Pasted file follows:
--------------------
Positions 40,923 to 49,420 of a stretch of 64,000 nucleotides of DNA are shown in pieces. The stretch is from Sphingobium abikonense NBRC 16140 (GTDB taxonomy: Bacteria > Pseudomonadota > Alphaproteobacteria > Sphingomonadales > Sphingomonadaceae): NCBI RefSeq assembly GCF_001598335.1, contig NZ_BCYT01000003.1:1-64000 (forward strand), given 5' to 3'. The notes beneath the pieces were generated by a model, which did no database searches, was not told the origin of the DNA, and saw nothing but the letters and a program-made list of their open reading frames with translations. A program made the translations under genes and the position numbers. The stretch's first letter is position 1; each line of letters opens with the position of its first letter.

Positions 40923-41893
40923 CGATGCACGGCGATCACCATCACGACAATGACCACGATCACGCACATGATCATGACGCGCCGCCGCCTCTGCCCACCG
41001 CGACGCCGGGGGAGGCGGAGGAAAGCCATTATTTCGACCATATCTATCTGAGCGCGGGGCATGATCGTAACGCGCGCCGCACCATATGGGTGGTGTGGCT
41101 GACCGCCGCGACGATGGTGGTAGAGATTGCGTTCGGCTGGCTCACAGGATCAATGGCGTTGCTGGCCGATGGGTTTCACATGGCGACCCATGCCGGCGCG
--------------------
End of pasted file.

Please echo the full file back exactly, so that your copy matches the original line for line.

Positions 40,923 to 49,420 of a stretch of 64,000 nucleotides of DNA are shown in pieces. The stretch is from Sphingobium abikonense NBRC 16140 (GTDB taxonomy: Bacteria > Pseudomonadota > Alphaproteobacteria > Sphingomonadales > Sphingomonadaceae): NCBI RefSeq assembly GCF_001598335.1, contig NZ_BCYT01000003.1:1-64000 (forward strand), given 5' to 3'. The notes beneath the pieces were generated by a model, which did no database searches, was not told the origin of the DNA, and saw nothing but the letters and a program-made list of their open reading frames with translations. A program made the translations under genes and the position numbers. The stretch's first letter is position 1; each line of letters opens with the position of its first letter.

Positions 40923-41893
40923 CGATGCACGGCGATCACCATCACGACAATGACCACGATCACGCACATGATCATGACGCGCCGCCGCCTCTGCCCACCG
41001 CGACGCCGGGGGAGGCGGAGGAAAGCCATTATTTCGACCATATCTATCTGAGCGCGGGGCATGATCGTAACGCGCGCCGCACCATATGGGTGGTGTGGCT
41101 GACCGCCGCGACGATGGTGGTAGAGATTGCGTTCGGCTGGCTCACAGGATCAATGGCGTTGCTGGCCGATGGGTTTCACATGGCGACCCATGCCGGCGCG